Toward More Interactive Learning

In previous blog entries, I’ve pondered ideas about how to become a more connected teacher and how to start incorporating more technology into my classroom. These ponderings have led me to create some goals for myself. Thus far, my goals have been to use social media to interact with other educators to create a personal learning network, to use more digital media to both engage students and to help them make connections to new concepts, and to encourage students to use technology to demonstrate their learning. As all these ideas continue to form and as I continue to read about educational technology, I’ve run across some interesting ideas about how teachers can make learning more interactive for students.

According to a recent article in eSchoolNews (Broderick, 2015), “to make a real difference, educators have to integrate technology in a meaningful way” in order to connect with today’s student, who readily and easily accesses the internet, plays video games, and connects with peers using various social media platforms. What this means is that teachers should employ methods to make learning more interactive for students. The eSchoolNews article points to three (though I’m sure there are more) ways to do this:

  • Incorporate gamification into lessons – Gamifying lessons takes advantage of students’ enjoyment of video games and competition to engage and involve them to a higher level. Examples of gamification include team competition review games embedded in presentation software (such as, “Jeopardy” as a part of PowerPoint) and “quiz show”-type games that can be accessed as a mobile app on student cell phones. One teacher I found has even developed his own interactive online video game to support curriculum (Check out his blog: http://gamifyingmyclass.com).
  • Make lectures and lessons a two-way conversation – Students engage in communication almost constantly through social media, and the eSchoolNews article points out that students “often have difficulty adjusting to traditional classroom lectures, where they are expected to silently take notes while the instructor speaks.” (Broderick, 2015) To make lectures more interactive, the article suggests teachers include questions into lesson presentations (slides) and to use response technology (clickers, response apps on cell phones) to “give students a voice in the classroom.” (Broderick, 2015) From a teacher’s standpoint, another positive result of this is that student responses to embedded questions act as a formative assessment, checking student understanding of the lesson.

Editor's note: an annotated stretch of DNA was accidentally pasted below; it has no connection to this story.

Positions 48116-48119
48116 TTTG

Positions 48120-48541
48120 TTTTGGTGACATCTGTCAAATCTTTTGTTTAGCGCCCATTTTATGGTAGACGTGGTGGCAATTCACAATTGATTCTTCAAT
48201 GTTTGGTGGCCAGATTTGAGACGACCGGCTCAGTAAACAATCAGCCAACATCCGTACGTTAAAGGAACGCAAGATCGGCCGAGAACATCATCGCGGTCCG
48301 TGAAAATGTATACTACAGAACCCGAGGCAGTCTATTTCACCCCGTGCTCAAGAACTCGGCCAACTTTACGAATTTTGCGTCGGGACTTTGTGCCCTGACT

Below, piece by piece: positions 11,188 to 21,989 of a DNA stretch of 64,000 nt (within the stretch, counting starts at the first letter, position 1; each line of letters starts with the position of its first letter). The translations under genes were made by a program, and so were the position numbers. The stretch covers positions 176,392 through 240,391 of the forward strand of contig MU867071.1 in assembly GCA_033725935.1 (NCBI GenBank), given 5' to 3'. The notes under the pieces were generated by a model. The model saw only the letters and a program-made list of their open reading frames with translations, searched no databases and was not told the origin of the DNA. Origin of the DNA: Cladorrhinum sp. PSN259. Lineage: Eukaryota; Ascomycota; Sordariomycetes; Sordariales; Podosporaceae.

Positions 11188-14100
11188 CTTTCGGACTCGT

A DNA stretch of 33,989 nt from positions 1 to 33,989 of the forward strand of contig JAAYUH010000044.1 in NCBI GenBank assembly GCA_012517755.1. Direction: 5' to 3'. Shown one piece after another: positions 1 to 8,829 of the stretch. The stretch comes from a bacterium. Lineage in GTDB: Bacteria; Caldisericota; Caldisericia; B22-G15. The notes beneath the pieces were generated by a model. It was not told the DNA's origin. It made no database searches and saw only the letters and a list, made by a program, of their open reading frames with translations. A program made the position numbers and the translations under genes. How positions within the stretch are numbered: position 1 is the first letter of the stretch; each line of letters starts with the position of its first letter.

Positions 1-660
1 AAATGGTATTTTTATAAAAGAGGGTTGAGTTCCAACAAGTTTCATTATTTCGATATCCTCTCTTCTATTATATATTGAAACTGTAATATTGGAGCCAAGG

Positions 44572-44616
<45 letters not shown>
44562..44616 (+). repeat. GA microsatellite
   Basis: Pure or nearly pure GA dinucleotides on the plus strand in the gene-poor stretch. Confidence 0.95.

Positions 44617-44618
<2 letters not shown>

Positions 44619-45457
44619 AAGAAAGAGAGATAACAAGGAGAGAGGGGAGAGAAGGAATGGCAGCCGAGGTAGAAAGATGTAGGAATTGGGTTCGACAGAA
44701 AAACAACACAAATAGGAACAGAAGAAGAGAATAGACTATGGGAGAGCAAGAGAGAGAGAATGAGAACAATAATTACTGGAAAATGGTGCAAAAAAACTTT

• Crowdsourcing learning – According to Broderick (2015), crowdsourced learning is essentially a “next step” form of peer instruction in which students “participate in the learning process, communicating with fellow students to explore solutions and formulate responses.” By using student responses previously discussed (See #2 above), the results can be used to “facilitate peer instruction,” which goes further to provide students a voice in the classroom and utilize the “collective knowledge” of the class to improving student learning.

While I admit that I have don’t have the coding skills to create my own game of our math curriculum, I do feel there are suggestions I can take. Because I use presentation software for my daily lessons, I can begin to enhance these lessons by embedding questions that allow for student response (Note to self: Locate classroom set of “clickers.”), I can allow students to respond to results and instruct their peers on any deficiencies, and I can incorporate review games. 

Broderick, M. (2015). 3 ways teachers can make learning more interactive. eSchool News. Retrieved on March 6, 2015 from: http://www.eschoolnews.com/2015/03/05/ideas-interactive-726/2/

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3 thoughts on “Toward More Interactive Learning

  1. Hi Lynn,
    Interesting post. I’m interested in gamification, as well. I wrote a paper on it last term and have worked with a professor at my college who is actually writing a book on it. In her case, she’s actually using low-tech games to engage her developmental education college students, and has gotten great results. (Here’s a link to her engaging presentation at GSummit, if you’re interested. My team did the video! http://m.youtube.com/watch?v=FJQGyYm-C4I). I use some of her low-tech tips and games in my own classes.

    As an alternative to clickers, which, at least in my world are expensive and tend to “walk away,” a teacher friend told me about an website/app called Plickers.com which allows you to do much the same thing using printed cards and the student’s phones. I haven’t had the opportunity to field test it yet, but she really likes it. (And it’s free!)

    I look forward to hearing more about how you’re using tech in your classroom!

    Like

  2. Hi Linn
    I enjoy reading your post.
    In order to get students engaged in learning, we have to formulate strategies that will be educational and fun. Technology will allow students to have fun while learning. I use jeopardy games all the time. Today there are numerous software that allows teachers to create games from all their lessons. This helps to deepen the student’s understanding and also to correct errors in learning.
    A very important point you brought up was making learning a two-way conversation. Today’s classrooms are more student’s centers where there is collaboration amongst peers and teacher. Oftentimes students are afraid to ask questions during teacher lead activities. However, when it is co-operative learning they tend to be more forthcoming with questions, and participate more readily in discussions.

    Like

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